1.         Build Your Brand - Your personal brand is the combination of you and your product. You must establish your mission and identity as a writer, and this should be reflected by the writing that you produce.

2.         Make Connections - Marketing is all about making connections. It's not just about making connections with the right people, but also making connections with the wrong people who know the right people.

3.         Build Relationships- You must make strangers into acquaintances and acquaintances into friends. You must build trust and affinity with your personal brand.

Build Your Brand

Just as Apple has Steve Jobs, and Virgin has Richard Branson. Your writing must have you.

Although you may have not consciously worked to build it, you already have a personal brand. A personal brand is all the thoughts and feelings that are associated with you and your work. A strong brand will capture people's imagination and will make people remember you, your name, and your writing. A weak brand, however, can make it very difficult to promote yourself, no matter how much time and energy you spend on marketing efforts.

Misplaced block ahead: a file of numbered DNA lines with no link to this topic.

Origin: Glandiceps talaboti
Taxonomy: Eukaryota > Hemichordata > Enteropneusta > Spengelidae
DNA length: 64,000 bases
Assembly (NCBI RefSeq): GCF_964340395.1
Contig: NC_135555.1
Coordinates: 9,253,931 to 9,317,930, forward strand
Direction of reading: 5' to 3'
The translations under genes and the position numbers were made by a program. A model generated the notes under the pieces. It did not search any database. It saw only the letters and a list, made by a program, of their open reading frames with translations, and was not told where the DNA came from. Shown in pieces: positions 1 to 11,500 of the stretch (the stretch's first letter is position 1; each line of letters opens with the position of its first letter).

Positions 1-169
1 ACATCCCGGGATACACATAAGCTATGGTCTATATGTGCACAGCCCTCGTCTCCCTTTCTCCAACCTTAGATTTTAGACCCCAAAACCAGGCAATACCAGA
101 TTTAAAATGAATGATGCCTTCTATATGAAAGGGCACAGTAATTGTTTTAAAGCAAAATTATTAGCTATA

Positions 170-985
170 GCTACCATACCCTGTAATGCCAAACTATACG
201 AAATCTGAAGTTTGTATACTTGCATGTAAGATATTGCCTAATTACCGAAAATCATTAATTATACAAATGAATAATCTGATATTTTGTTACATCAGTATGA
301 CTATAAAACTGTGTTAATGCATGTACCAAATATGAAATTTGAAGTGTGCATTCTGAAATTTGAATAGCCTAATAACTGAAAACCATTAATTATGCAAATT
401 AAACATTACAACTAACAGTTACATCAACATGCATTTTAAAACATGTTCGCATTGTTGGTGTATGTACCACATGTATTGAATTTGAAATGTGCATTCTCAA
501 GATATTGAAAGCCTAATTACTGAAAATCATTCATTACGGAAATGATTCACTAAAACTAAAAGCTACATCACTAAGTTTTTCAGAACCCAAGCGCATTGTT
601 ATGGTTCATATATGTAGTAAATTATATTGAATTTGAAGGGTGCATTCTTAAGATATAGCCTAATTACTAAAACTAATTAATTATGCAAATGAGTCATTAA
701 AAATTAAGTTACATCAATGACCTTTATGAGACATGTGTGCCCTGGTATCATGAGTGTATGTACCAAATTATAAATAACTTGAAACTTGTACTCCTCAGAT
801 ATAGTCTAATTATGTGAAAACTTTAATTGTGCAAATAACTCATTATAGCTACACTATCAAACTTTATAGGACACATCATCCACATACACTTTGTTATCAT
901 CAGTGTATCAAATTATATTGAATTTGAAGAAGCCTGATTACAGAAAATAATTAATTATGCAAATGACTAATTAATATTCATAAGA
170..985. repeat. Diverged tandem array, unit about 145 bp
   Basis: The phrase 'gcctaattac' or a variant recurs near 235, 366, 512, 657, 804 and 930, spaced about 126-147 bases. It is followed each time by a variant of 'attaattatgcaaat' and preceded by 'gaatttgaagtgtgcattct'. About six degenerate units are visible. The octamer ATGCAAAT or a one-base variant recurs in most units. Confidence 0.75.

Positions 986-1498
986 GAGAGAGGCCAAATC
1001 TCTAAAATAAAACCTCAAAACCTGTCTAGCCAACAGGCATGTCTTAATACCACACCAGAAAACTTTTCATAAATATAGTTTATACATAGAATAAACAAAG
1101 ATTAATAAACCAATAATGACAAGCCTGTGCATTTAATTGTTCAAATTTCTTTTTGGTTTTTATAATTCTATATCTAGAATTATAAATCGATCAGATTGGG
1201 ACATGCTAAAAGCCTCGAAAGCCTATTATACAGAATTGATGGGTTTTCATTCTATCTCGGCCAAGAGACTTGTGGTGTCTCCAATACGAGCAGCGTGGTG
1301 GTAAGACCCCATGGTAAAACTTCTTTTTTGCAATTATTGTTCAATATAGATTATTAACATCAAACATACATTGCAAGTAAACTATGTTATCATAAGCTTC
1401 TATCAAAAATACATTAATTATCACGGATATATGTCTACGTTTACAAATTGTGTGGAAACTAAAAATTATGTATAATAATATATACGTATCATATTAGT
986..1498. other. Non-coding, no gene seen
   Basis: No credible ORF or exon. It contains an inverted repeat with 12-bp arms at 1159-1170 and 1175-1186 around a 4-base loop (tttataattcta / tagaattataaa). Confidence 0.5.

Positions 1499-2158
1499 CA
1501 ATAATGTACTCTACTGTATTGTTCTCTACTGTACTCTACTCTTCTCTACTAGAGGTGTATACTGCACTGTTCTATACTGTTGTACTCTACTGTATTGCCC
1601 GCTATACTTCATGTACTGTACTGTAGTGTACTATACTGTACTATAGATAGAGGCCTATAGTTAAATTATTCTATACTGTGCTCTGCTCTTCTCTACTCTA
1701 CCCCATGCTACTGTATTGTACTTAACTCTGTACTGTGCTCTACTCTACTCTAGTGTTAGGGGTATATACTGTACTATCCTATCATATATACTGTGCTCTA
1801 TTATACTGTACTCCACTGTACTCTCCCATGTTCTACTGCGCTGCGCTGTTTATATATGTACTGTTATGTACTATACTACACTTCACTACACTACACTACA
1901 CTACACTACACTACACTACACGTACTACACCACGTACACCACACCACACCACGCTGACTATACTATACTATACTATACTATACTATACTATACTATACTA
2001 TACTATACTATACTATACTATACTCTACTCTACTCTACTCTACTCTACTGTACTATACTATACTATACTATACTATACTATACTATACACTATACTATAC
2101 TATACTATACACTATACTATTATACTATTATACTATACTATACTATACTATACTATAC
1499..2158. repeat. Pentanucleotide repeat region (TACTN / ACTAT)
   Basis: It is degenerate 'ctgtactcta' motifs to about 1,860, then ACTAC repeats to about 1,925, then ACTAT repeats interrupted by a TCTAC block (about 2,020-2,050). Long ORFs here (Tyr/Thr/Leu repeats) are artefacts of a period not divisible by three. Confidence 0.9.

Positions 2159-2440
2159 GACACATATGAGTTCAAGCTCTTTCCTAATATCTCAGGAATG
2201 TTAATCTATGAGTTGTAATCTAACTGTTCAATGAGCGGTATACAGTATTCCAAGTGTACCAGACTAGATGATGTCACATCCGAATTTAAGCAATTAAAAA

Stephen King has an incredibly strong personal brand. His name has become almost synonymous with horror, and just by picking up one of his books, without even reading word one, you can feel the uncanny weight of all his monstrous creations. Even if the book you read wasn't one of his best, your reading experience would still be enhanced by its association with the Stephen King brand, with all the other books of his that you've enjoyed.

Michael Jordan has a strong personal brand, a brand which speaks athletic prowess and determination. When great athletes like him wear Nike merchandise, the power of the swoosh becomes amplified by association with their athletic talent. Because they wear Nike, you're likely to associate their athletic skill with Nike merchandise, and you'll probably even feel like a better athlete when you wear Nike because, on a real subconscious level, the athletic skill of these athletes have been transferred directly to you.